Serving House: A Journal of Literary Arts
  • Home
  • About
  • Archive
  • Bio Notes
  • Bookshelf
  • Contents
  • Submit
SHJ Issue 16
Spring 2017

Song for a Year that Was

by Robt O’Sullivan Schleith

	1964 & the generation before
is still tryin’ to blame it on the Bossa Nova
’cause the Camelot years of Hyannis Port are suddenly over
and the boys ahead of me at the high school are all talking
about hiding out awhile north of the border
where Scott & Denny D & John the Journeyman
hadn’t dreamed their California yet, no

	1964 Mr Talkin’-John-Birch-Blues & his Butterfield
boys hadn’t plugged Newport
into the modern age of the Great Society yet
but then what did I know about society’s modern age,
I wasn’t even 12 years old yet in the final
weeks of that amazing year at the cusp of the
touring up & tearing down the continents
on Pan Am & on TWA, on the subway cars & Trailways buses
singing at the top of their Sunday church house voices

	We-the-People civil rights &
We-the-People anti-war!
	We’re Headstartin’ all the kids &
we’re Medicaring our grandmas now,
	Hey hey, ho ho!

	MLK-the-People marching all the way
from Selma to Montgomery right where
Rosa Parks had done so just a decade earlier so that

	We-the-People Fannie Lou Hamer, yes
she down in oppressive Mississippi burning delta blues land
could register the folks, could get out the vote,
could protest the Triple K’s hoods & flaming crosses,
could land herself in a beat-up county jail &
could run for U.S. Congress yes &

	We-the-People Margaret Chase Smith, first
woman since Suffrage was so hard won
to announce her run for POTUS
yes to continue the howl & roar of defiant triumph
& try to move us yes, to try
just a little bit harder, just a little bit
forward into a modern age like the roar of the first rocket to
Mars in

	1964 like the first high speed bullet
train in the Land of the Rising Sun moving forward futuristic,
outshining & outrunning us here right here in GodblesstheUSA
where we stopped putting our mail on rails & one by one,
the trains that had survived the onslaught of the highway
trucks & the airport runways began to disappear. . .
only seven years before the Amtrak man’s All Aboard rang out
across the land

	1964 & Andy Warhol trying & Allen Ginsburg for
crying out loud & Lenny Bruce, man that guy was flying across
this land just to get us all to be a little bit more subversive man,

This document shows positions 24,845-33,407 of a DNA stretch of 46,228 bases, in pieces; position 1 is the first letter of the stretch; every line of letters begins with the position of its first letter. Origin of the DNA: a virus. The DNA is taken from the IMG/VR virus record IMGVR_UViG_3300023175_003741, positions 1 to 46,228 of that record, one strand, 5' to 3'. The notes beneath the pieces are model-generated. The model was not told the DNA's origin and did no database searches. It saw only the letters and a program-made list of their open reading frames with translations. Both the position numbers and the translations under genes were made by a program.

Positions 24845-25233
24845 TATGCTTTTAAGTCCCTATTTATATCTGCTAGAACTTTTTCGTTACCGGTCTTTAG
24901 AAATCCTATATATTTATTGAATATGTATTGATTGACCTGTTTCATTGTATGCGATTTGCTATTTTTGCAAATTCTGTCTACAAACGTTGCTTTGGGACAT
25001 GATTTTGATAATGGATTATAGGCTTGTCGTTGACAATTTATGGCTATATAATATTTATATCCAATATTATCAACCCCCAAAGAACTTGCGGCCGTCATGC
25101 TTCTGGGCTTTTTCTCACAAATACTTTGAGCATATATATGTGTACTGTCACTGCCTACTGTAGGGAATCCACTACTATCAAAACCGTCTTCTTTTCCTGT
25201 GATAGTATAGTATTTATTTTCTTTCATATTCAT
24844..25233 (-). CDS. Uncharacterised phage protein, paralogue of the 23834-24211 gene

just immerse yourselves in all of it & don’t worry baby,
that Supreme Court, hey, they’ll know it when they see it &
they didn’t see it in Louis Malle & they didn’t even see it
in Louie Lou-eye so why worry baby’s got to try
just a little bit harder now to claim your C.O. status,
get your deferment filing in

	No shit, my queer buddy in the city got his 4F,
	goddamn never thought I’d say it but
	sure wish I was homo to the Corps—Score!!

	1964 in the middle of a war in the middle of a Viet
conga line but then what did I know about our fine modern wars,
I wasn’t even 12 yet in the final weeks of that amazing year
when the PLO was born in east Jerusalem & in Pretoria
Mr. Mandela was imprisoned for treason, for
life (or so they said!) & in Kolkata where the Hungry
Generation poets were imprisoned for obscenity, well
at least til Mr. Ferlingetti found & published them, yes!
keep your eye on the prize, Dr. King’s
won the Nobel Peace . . . but then

	1964 in NYC, just out of sight of the 12-story World’s
Fair Unisphere, a 15-yr-old black child name of James Powell
was shot & killed in front of his ninth-grade friends
by this off-duty white police lieutenant,
sets off six consecutive nights of riots, 500 arrests in Harlem &
more to follow out in Philadelphia, in
Rochester & in Paterson just three short years
before the flowers & the smoke of the Summer of Love;
no John the Journeyman wasn’t California dreaming hadn’t
moved into Jeannette Macdonald’s Bel Air mansion yet. . .

to me, not even 12, the world was only just now waking up.


—Selected for Honorable Mention in the competition for the Steve Kowit Poetry Prize 2016, and first published in the San Diego Poetry Annual 2016-17 (Garden Oak Press, February 2017); appears here with permissions from both poet and publisher.


SHJ Issue 16
Spring 2017

Robt O’Sullivan Schleith

is a poet, performer, and decades-long promoter and organizer for literary arts in the San Diego region, including the original San Diego Poetry Slam. He captained San Diego’s first team of poets to the National Poetry Slam, and he is the host of Poets, INC (Inland North County) and The Escondido Arts Partnership Literary Series. He has served as regional editor of the San Diego Poetry Annual since 2008.

“...we have been born here to witness and celebrate. We wonder at our purpose for living. Our purpose
is to perceive the fantastic. Why have a universe if there is no audience?” — Ray Bradbury